New President for LA County Arts Commission

Ollie Blanning


Ollie Blanning, senior deputy to Supervisor Michael D. Antonovich and a 42-year resident of Tujunga Canyon, assumed the office of president of the L.A. County Arts Commission early in April. Antonovich appointed Blanning to the Commission in 2001 and for the last four years she has been serving in various positions on the executive committee.

While Blanning has spent a lifetime in politics since graduating from Penn State University, first doing legislative research at the Library of Congress and later volunteering on Antonovich’s election campaigns and serving as his Pasadena field deputy for 20 years, she has always had an interest in theatre.

“I love being on the Arts Commission,” Blanning admits candidly. “Arts are important. They put the zest in life. I never leave a theater – whether a small community production or the L.A. Philharmonic – without a smile on my face.”

Blanning believes members of the Commission should be visible in their support of the Arts. “We get a lot of invitations. We need to support the newer groups by attending as many as we can and by spreading the word.” She believes local community newspapers help to do this through their ads and reviews. “Without community newspapers, community arts programs are doomed.”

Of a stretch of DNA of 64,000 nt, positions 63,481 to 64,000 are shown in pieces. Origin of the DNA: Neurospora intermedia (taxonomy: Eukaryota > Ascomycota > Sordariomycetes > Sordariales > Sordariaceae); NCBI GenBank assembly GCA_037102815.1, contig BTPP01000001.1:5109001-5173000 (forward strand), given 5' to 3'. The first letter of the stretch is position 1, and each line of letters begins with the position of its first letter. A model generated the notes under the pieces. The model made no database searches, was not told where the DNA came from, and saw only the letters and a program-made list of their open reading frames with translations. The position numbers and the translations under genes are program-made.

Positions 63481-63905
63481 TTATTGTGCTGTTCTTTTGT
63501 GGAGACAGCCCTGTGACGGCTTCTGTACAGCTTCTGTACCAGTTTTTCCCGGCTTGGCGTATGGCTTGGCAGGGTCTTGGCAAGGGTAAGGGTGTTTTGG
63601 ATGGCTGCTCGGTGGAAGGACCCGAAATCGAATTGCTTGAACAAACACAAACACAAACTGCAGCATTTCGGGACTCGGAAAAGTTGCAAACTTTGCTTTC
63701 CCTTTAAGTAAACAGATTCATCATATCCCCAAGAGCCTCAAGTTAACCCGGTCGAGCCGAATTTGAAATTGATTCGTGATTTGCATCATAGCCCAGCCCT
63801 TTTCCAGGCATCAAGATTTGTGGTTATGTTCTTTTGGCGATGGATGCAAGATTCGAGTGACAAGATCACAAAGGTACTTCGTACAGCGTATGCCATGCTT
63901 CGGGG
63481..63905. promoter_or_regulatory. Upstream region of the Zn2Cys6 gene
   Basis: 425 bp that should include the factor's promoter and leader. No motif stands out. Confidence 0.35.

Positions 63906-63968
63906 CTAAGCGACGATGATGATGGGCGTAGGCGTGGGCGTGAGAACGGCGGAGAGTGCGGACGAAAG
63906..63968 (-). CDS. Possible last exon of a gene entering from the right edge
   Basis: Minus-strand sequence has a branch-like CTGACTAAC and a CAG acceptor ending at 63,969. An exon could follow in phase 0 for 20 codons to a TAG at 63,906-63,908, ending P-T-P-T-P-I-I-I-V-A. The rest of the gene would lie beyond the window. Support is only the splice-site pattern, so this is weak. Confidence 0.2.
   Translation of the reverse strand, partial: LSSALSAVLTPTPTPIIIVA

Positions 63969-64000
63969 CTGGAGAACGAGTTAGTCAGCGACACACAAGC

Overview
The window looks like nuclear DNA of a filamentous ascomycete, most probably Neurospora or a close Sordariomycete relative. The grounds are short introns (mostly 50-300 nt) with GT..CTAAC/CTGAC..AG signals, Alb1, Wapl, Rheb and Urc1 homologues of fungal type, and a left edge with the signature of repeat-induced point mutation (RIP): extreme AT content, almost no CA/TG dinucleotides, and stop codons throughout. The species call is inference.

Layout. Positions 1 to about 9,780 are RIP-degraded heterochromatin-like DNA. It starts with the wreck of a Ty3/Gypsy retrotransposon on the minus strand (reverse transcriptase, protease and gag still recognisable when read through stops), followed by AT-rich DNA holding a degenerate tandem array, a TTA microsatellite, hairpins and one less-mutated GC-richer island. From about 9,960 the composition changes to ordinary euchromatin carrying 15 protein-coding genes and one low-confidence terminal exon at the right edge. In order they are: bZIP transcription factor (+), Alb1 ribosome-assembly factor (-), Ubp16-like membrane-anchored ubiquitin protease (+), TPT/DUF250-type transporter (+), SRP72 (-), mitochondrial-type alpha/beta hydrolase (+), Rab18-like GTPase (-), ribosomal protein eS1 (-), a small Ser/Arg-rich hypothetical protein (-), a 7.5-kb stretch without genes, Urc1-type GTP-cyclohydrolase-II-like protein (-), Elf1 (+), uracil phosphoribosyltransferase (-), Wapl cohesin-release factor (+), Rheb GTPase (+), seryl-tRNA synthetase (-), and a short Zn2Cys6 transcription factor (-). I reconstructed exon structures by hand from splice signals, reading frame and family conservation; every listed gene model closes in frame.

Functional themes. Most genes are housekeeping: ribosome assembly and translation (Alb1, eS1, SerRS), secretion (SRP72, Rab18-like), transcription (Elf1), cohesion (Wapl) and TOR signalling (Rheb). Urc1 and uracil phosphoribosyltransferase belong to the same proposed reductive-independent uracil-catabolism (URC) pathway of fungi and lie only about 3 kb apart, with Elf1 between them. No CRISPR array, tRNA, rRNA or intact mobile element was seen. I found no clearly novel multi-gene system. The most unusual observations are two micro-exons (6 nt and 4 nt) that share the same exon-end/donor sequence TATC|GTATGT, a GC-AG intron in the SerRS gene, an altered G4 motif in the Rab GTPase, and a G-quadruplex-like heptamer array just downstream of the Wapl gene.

The L.A. County Arts Commission provides leadership, information and resources for all the artistic disciplines: dance, music, theatre and the visual arts. With more than 3,500 arts organizations and 150,000 working artists in L.A. County, the Commission has many opportunities to enrich the lives of its citizens.

They produce free community programs including the PBS Holiday Celebration broadcast and a year-round program that funds more than 70 free concerts in public places each year.

The Commission administers a grants program that funds more than 300 non-profit arts organizations annually. They provide staff and support for the “Arts for All” program that strives to restore arts education to the 1.7 million students in the County’s 81 school districts. (As of September 2010, the program is working in 44 school districts representing 537,000 students.)

The Commission oversees the Civic Art program that encourages original artwork in public buildings, such as libraries and parks. Its summer Arts Internship program (the largest in the country) provides undergraduate students with paid, on-the-job training and experience, while assisting arts organizations to develop future leaders. This year 74 organizations are providing internships for students.

“I appreciate this opportunity to support the Arts,” Blanning stated graciously. “It’s a worthwhile endeavor and I want to do whatever I can.” However she doesn’t foresee making huge changes in the Commission during her year’s administration. “Change comes from the entire leadership, through collaborative efforts,” she said.

However she does believe the community can make a difference.

“Have you ever given money to the places you like to attend?” she challenged. “Not just the admission price, but a real donation?”

Something to consider.

To learn more about the Arts Commission visit